With the commercial availability of resin-impregnated carbon fiber materials, attempts have been made to achieve the desired characteristics using high strength, low weight carbon fiber composites. One such attempt is U.S. Pat. No. 3,902,732 to Fosha, Jr. et. al, disclosing a ski having a core made from honeycomb, wood or foamed plastic, with reinforcing layers of resin-impregnated graphite fibers on the top and bottom of the core. A layer of longitudinally extending graphite fibers is placed above the core and a second longitudinal layer of fibers is placed immediately below the core, while two 90° opposed layers of fibers at 45° from the longitudinal are placed on top of the longitudinal layers. The core and the graphite reinforcing layers are encased in high density polyethylene slabs, commercially known as "P-tex®". This structure forms the basic ski; additional layers of longitudinal or 45° fibers can be layered above and below the core to extend in stepwise varying lengths to achieve desired flexural and torsional strengths and flexibility patterns.

Other patents which teach the layering of fiber reinforced resin sheets over or around a core material include Japanese patent application No. JP05293840A published Nov. 9, 1993, in which "pre-preg" carbon fiber tape is wound at an angle of +45°, and then -450°, to the longitudinal direction of the core material; U.S. Pat. No. 3,879,245 to Fetherston et al, disclosing a method of molding a composite ski body in which layers of structurally reinforced resins are either wrapped around the core or placed on the top and bottom of the core; U.S. Pat. No. 5,183,618 to Pascal et al; and U.S. Pat. No. 4,634,140 to Stroi.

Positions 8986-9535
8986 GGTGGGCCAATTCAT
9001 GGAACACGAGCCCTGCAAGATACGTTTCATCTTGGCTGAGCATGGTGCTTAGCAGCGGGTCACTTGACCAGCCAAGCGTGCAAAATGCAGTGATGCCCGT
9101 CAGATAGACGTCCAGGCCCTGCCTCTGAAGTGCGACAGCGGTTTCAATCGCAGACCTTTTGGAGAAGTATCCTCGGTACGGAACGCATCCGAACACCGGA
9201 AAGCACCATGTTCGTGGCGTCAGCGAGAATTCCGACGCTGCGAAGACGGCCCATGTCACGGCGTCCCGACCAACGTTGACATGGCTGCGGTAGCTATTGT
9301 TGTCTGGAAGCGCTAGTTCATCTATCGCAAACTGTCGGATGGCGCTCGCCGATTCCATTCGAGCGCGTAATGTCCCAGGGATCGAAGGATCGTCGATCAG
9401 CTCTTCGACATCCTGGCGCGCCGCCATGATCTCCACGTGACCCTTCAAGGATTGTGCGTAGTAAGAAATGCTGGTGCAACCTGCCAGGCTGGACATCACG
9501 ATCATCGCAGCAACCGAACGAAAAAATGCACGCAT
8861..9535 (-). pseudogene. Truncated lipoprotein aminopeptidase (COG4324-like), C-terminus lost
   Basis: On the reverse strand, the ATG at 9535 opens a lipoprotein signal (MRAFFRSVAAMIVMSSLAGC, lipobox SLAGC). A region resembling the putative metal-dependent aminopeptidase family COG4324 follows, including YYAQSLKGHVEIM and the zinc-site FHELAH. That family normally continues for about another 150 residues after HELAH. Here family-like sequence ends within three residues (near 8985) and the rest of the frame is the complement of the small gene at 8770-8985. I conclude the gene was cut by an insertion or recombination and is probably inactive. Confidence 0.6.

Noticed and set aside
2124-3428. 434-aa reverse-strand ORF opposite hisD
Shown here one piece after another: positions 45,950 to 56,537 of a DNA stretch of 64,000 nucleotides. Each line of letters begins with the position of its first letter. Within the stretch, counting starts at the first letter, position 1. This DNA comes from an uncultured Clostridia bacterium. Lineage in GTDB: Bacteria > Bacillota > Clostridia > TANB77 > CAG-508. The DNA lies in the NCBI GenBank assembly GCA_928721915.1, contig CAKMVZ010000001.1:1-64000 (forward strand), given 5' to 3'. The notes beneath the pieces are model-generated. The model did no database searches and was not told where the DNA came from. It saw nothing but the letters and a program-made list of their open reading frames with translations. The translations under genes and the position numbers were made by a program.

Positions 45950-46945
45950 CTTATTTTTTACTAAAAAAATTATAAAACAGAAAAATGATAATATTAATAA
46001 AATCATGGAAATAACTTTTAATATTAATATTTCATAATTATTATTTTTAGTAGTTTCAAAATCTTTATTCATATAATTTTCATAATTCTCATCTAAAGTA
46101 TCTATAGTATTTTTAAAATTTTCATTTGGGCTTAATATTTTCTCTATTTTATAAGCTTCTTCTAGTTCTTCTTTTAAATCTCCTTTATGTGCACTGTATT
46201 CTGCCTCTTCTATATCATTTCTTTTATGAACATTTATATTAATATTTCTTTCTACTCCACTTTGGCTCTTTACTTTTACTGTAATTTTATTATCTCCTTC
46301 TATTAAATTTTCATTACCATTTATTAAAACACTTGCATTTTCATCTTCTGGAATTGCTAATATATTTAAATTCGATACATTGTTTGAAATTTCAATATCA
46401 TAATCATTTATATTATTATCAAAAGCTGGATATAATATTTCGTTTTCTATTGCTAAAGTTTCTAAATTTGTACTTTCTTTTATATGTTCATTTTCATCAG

The present invention is a composite ski construction which has been found to produce a flex/torsion ratio and light weight unmatched by any prior art construction. The resulting ski has a flex/torsion ratio significantly better (lower) than available skis, and a weight as low as one-half that of other skis.

In general the novel composite ski comprises a core, preferably but not necessarily of wood or wood laminations, with evenly balanced top and bottom layers or wrappings of composite fiber/resin sheets, for example pre-preg carbon fiber. In its basic form, the top and bottom surfaces of the core are each successively layered with: a diagonally offset fiber layer, an oppositely offset diagonal fiber layer, and two outer layers of longitudinal fibers. In a preferred form the diagonally offset inner layers are offset ±45° from the longitudinal axis of the ski.

In a further embodiment of the invention, the ±45° layers above and below the core are doubled, such that four such layers are located on each of the upper and lower surfaces of the core, sandwiched between the core and the above-mentioned double longitudinal layers.

In yet a further form of the invention, the tip and tail of the ski are formed from solid carbon fiber inserts. The wood core is replaced with inserts made from multiple layers of alternating ±90° carbon fiber sheets, for example twelve such layers. The carbon fiber tip and tail sections which replace the wood core are still wrapped within the basic +45/-45/longitudinal/longitudinal layers surrounding the wood core along the majority of the ski's length. In yet a further embodiment, the core's junction with the carbon fiber tip is cut in a triangular shape, and the carbon fiber outer layers are folded over in a "herringbone" pattern to eliminate stress cracks.

A further feature of the invention is an epoxy coating applied to the core between the core and the first of the carbon fiber layers. This application of epoxy seals the core, prevents absorption of the carbon fiber epoxy (which would leave dry fibers), and further helps the laminated top and bottom carbon fiber layers float longitudinally and torsionally relative to the core.

The resulting ski is longitudinally "soft" or flexible, but torsionally stiff, and is about one-half the weight of traditional skis. These and other advantages of the invention will become apparent upon further reading of the specification.